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Israel, with its affluence and relatively stable democracy, has long been a popular destination for refugees and asylum seekers escaping persecution and violence throughout Africa. Lately, however, the government of conservative Prime Minister Benjamin Natanyahu has pushed through a flurry of anti-refugee legislation. Two weeks ago, 21 migrants from Eritrea, an infamous violator of human rights, arrived at the newly built fence that now runs along Israel’s southern border with Egypt. The group was forced to sit and wait in the desert, where many “feared that they might die under the harsh and unrelenting sun,” because Israel refused to let them into the country. Netanyahu explained, “It is important that everyone understand that Israel is no longer a destination for infiltrators.” After a week, however, Israel announced a compromise, under which the two women and one teenage boy would be allowed into the country, but the other 18 men were sent back into Egypt. Omer Shatz, a lawyer working for We Are Refugees, an Israeli legal nonprofit, said, “If it is considered dangerous for the two women and the boy to go back to Egypt, then it is dangerous for all of them.”  More than 60,000 sub-Saharan Africans have claimed asylum in Israel over the past several years, but since the the border fence was built, the number of border crossings a month has fallen from 2,000 to 251. The interior minister, Eli Yishai, “has vowed to clear the country of all illegal immigrants within three years.” [NYTimes]

In a new and surprising policy move, Syrian refugees living along the Turkish-Syrian border will be forced either to move into camps or to emigrate further inward into Turkey. Currently over 40,000 Syrian refugees are living in rented housing in the region. The Turkish government, which has staunchly condemned Syrian president Bashar al-Assad and his actions, says that “the new measures are part of an effort to regain control of the country’s turnstile borders, while calming hostilities in a region of Turkey where many residents do not support the Syrian rebels and instead side with Assad.”  Assad’s government is dominated by the minority Alawite sect that also has strong representation in the border regions of Turkey. Many Syrians currently living in Turkish border cities were shocked and angered by the change in policy. One young Syrian rebel proclaimed, “We would prefer to die under the artillery shells in Damascus than to suffer such treatment here.”  The matter is far from resolved, though, as over 100,000 Syrian refugees were displaced in August, and the crisis continues to escalate. [Washington Post]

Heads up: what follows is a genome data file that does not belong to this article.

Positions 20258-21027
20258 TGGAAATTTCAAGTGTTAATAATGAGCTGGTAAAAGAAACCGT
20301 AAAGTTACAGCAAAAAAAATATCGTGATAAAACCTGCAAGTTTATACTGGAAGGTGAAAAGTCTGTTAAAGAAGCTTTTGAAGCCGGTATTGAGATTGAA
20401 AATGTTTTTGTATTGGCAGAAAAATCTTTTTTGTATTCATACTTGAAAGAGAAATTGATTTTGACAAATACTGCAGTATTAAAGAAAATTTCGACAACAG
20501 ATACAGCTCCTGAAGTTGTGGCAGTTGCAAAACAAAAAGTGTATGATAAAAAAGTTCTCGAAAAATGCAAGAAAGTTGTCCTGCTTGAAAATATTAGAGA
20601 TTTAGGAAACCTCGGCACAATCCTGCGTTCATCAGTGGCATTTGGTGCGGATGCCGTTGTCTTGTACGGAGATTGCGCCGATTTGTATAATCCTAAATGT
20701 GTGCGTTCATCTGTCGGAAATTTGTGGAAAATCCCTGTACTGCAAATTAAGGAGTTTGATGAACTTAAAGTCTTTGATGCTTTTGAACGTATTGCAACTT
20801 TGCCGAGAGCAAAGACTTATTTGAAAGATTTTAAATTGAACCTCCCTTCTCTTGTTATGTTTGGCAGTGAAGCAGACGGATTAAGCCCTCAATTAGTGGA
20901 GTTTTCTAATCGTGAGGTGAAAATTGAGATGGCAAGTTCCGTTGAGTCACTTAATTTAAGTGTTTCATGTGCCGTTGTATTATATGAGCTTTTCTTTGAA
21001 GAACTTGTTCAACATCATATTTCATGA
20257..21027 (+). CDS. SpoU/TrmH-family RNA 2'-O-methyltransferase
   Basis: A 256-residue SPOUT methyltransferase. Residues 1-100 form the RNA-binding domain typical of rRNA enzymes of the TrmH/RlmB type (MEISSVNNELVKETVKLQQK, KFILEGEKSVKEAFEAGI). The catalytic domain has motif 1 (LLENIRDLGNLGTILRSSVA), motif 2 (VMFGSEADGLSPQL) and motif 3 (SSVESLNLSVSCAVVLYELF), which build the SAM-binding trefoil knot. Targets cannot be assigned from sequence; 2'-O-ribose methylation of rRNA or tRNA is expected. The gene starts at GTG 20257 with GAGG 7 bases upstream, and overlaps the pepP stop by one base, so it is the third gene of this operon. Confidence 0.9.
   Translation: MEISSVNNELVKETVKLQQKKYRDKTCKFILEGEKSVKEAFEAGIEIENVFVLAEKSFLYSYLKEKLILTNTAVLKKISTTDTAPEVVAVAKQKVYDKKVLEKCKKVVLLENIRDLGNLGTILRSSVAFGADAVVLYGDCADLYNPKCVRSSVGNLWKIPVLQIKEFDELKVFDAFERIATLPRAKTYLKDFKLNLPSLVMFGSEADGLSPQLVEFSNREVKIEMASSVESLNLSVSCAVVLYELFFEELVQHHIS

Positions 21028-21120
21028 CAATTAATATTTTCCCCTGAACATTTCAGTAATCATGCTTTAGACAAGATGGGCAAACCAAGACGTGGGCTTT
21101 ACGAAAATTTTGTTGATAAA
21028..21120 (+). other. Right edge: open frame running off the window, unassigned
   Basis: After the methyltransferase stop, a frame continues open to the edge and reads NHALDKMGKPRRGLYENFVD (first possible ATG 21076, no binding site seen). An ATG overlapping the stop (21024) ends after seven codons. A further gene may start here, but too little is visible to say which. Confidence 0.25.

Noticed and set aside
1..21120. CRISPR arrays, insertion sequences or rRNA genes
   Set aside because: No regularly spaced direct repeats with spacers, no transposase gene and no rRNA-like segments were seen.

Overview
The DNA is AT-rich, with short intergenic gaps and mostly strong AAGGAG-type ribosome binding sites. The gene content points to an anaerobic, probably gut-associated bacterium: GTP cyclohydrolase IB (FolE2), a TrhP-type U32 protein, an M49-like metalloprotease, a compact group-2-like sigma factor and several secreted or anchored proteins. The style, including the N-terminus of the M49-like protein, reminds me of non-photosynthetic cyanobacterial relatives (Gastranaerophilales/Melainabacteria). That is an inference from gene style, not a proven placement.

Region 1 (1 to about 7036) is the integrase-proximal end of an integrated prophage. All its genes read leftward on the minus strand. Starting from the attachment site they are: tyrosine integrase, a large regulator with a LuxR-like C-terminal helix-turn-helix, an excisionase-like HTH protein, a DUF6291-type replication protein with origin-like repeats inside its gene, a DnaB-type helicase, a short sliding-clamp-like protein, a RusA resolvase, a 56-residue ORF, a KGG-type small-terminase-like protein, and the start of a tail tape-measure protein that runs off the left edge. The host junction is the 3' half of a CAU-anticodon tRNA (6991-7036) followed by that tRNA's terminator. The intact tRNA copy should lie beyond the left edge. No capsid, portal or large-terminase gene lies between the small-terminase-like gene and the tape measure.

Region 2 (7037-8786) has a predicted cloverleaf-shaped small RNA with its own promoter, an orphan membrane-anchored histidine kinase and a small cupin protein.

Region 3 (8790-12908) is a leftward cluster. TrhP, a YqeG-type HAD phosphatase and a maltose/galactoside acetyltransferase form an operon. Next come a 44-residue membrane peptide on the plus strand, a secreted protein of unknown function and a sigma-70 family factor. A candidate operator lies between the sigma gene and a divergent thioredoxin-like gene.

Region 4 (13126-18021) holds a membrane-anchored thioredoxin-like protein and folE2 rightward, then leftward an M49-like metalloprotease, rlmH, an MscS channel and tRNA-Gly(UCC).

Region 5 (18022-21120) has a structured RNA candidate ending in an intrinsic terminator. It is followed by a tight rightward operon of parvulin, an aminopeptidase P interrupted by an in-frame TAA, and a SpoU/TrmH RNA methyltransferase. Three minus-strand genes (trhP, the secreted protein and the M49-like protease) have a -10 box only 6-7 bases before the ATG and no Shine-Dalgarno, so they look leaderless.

In a new program in Baltimore, as well as in eight other cities around the nation, refugees will have access to urban farming as a part of their resettlement process.  The program, named New Roots, is administered by the International Rescue Committee. The IRC understands that many of these refugees come with agrarian backgrounds, and that access to urban farming can help them utilize their skills in their journey towards self-sufficiency and fulfillment. Many refugees are then able to sell their produce to local businesses or at farmer’s markets. Ruben Chandrasekar, executive director of the IRC’s Baltimore office, said, “I fundamentally believe that the refugees with a farming background gain some sort of spiritual strength from this kind of work. It’s a way for them to heal from some of the traumas that they suffered.  It’s a way to bring life out of the earth.”  New Roots also encourages the refugees to focus on growing produce from their own cultures, giving them a much needed sense of familiarity.  For many refugee farmers, it is the highlight of their week. [Washington Post]

The fragile relationship between Afghanistan and Pakistan continues to be strained, as Pakistan has become more and more disgruntled at the state of their refugee program. Pakistan is the host of the world’s largest refugee community, despite its fiscal and political constraints. Millions of Afghans fled during the Soviet invasion of Afghanistan in the 1980’s, and refugees continued to stream into Pakistan during the Taliban rule. Pakistan’s minister of states and frontier regions said, “We know what the situation in Afghanistan is, but that’s the failure of the Afghan government and the international forces there.  In 10 years, they haven’t been able to provide refugees a secure place to live.  That means the whole burden is on Pakistan.”  Public opinion regarding Afghan refugees has grown increasingly negative, as there is a stigma that Afghans are somehow connected to crime. It is not yet clear what action, if any, Pakistan will take. For many Afghan refugees, however, life in Pakistan is all they know. “Even if they bulldoze our houses, we won’t go,” said one 19-year old Afghan boy, “If I’m forced to go to Afghanistan, I don’t know what I would do there.  I was born here, grew up here and Pakistan is my country.” Tensions between the refugees and the native population continue to rise, however. [LATimes]

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